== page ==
The Tennessee Baptists

“Jonathan Mulkey was one of the early pioneer Baptist preachers in Tennessee whose burial site is in the Old Buffalo Ridge Cemetery near Gray, TN. Jonathan’s father, Philip Mulkey was a very successful preacher among the Separate Baptists in the Carolinas.
     Philip had been baptized by Shubal Sterns on Christmas of 1756, and led in establishing the Baptist witness in South Carolina. However, Philip had fallen into sin, and done irreparable harm to his testimony. (Can happen to anyone, but doesn’t have to.) His son, Jonathan married Miss Nancy Howard, daughter of Obadiah Howard of North Carolina. In time the couple made their way westward into Tennessee. A historian reports that Johnathan Mulkey and a companion, trying to cross the North Fork, were overtaken by the Indians. The companion was scalped and left for dead while Mulkey was slightly wounded by a bullet. Mr. Mulkey jumped into the river, swam across and made his way to Eatons. To his great surprise, he found that his scalpless companion had gone by a shorter route to the fort and was waiting for him.
     Jonathan Mulkey served the Buffalo Ridge Baptist Church as pastor for forty-two years, and during that same interval of time, he pastored the Sinking Creek Baptist Church (This name reminds me of a church in Hildebran, NC named Drowning Creek Baptist Church where we baptized our folks in their creek baptistry complete with cement steps and iron handrail. Not one was drowned.) for thirty-one years.  On March 25, 1786, Pastor Mulkey, along with Isaac Barton, constituted the French Broad River Baptist Church which is now the First Baptist Church of Dandridge, Tennessee. Working with William Reno, Pastor Mulkey also assisted in the founding of the Big Pigeon Baptist Church in Cocke County.  (This church name reminds me of the Cherokee Indian church we attended years ago called Big Witch Baptist Church. Pray for James Mills who recently was given a church on the reservation and has begun services already.)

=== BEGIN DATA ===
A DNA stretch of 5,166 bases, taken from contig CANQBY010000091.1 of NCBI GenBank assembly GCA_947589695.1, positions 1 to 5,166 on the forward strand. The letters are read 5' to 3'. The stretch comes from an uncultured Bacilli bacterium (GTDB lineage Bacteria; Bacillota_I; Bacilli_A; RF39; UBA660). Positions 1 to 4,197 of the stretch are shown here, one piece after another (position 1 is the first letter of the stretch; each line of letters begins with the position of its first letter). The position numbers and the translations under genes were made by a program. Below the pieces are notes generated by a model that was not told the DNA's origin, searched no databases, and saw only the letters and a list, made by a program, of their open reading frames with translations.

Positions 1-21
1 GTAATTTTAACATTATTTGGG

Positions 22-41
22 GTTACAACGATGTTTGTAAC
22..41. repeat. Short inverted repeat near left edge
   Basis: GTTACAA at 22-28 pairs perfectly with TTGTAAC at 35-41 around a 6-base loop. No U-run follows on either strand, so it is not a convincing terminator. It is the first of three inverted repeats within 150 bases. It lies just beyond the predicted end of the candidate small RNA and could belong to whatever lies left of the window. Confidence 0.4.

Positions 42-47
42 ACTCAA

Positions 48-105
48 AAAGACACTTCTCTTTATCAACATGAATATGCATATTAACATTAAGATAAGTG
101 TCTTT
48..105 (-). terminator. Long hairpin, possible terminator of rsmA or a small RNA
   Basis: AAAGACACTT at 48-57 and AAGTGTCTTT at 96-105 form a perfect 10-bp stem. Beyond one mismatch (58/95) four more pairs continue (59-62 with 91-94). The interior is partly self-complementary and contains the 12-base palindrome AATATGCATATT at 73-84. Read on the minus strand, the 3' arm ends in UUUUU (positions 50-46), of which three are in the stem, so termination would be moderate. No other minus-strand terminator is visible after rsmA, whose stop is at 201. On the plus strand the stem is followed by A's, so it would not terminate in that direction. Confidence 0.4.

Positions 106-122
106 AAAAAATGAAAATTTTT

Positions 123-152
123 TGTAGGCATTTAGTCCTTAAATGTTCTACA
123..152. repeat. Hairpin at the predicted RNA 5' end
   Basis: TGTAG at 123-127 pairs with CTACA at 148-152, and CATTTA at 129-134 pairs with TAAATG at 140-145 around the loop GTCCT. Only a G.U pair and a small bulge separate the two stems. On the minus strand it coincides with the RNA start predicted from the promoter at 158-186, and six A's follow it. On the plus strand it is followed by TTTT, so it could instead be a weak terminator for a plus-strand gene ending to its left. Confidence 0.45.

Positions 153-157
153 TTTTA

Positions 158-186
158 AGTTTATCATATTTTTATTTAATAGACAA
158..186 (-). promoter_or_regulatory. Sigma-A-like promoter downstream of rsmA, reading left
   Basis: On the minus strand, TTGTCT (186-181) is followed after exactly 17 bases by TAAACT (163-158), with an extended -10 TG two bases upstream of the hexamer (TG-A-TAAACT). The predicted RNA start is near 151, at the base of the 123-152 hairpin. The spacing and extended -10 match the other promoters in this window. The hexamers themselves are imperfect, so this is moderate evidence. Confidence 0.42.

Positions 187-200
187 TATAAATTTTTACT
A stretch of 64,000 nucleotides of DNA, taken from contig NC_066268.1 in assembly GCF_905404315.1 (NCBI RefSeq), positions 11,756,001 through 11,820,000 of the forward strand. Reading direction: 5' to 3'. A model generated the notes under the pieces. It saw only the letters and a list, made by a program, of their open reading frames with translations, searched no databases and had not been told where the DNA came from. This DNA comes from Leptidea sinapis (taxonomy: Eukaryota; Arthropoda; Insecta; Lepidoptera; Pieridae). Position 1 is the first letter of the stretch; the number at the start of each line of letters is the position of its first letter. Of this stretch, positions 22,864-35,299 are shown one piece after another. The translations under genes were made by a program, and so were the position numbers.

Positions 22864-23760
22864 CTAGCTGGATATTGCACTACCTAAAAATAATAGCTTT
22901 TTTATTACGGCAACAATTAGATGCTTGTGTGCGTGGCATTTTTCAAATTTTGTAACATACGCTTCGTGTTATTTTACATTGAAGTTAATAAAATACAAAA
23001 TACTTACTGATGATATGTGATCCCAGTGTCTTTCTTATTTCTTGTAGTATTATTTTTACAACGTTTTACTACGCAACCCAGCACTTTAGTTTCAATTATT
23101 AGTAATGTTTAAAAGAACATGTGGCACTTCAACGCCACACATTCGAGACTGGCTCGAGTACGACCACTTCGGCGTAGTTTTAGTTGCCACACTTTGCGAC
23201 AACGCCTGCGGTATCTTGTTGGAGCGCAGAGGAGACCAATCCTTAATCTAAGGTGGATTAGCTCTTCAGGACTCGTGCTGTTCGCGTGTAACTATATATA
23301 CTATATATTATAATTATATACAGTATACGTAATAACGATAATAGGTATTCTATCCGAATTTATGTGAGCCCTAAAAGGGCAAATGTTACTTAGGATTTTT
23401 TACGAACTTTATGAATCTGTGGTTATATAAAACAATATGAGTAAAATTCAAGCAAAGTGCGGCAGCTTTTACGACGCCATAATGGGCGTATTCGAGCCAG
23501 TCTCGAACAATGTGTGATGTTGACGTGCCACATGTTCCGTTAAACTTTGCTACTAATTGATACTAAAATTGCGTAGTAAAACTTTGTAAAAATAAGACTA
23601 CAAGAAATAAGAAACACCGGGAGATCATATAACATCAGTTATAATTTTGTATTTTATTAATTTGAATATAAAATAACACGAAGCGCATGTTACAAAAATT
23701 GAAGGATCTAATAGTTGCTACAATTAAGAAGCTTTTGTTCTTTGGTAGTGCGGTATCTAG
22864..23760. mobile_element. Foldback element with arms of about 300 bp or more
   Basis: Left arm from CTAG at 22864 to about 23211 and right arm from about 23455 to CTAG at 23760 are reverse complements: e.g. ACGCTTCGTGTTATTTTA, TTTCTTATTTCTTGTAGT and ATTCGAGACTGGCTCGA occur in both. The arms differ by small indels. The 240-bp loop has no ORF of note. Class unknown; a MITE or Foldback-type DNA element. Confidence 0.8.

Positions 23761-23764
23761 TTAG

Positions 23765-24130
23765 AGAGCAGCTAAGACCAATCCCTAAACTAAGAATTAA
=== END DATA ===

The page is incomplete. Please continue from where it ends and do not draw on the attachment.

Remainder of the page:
It has been pointed out that the churches where Jonathan Mulkey ministered grew in spirituality, doctrinal stability and practical service. Godliness, consecration, and spirituality seemed to characterize Jonathan Mulkey, and this spiritual maturity was caught, practiced, and exhibited by his people as well. Jonathan Mulkey was possessed of a missionary spirit, and constantly kept the cause of missionaries before his congregations and the Holston Association, of which he served for eight terms as moderator.
     An interesting insight into this pioneer Baptist preacher has been found in a manuscript of one of his relatives. It seems that when Pastor Mulkey became elderly and was crippled by disease, he trained his horse to kneel like a camel so could mount and dismount and travel about preaching the Word of God. When he no longer could stand to preach, his congregation gave him a large armchair that sat behind a table upon which his Bible was laid.
     Thinking of this arrangement, it is not difficult to transport ourselves in mind to the scene. We observe the elderly man of God mounting his kneeling horse and riding to the church house. Then the horse would kneel that the servant of Christ might dismount and painstakingly make his way into God’s house.  We see him in our mind’s eye as he makes his way slowly up the aisle to the armchair behind the table. And there he open the bread of life and feeds the church family that he loves so well. How the hearts of his people must have been stirred at such a sight.
     On August 23, 1826, when Jonathan Mulkey prepared his will, he was too weak to sigh his name. Rather he simply made the mark of an X. Then, on September 5, 1826, the tired, old servant of the Lord closed his eyes on earth and was gathered to his people in glory.
    May we purpose in our hearts so to live that we might also have an abundant entrance into our home above. (Jesus called the eternal dwelling of the saint, ‘mansion.’ The earthly dwelling of the saint is also the earthly dwelling of the Holy Spirit. It is a living breathing body with eternal life. What then must the eternal dwelling place be?) On the tombstone of Jonathan Mulkey, one can read, “In Memory of Jonathan Mulkey, Sen. Born Oct 16, 1752—Departed this life Sep. 5, 1826, After having been a preacher of the Baptist order more than fifty years.”
[Cummins, David. This Day in Baptist History]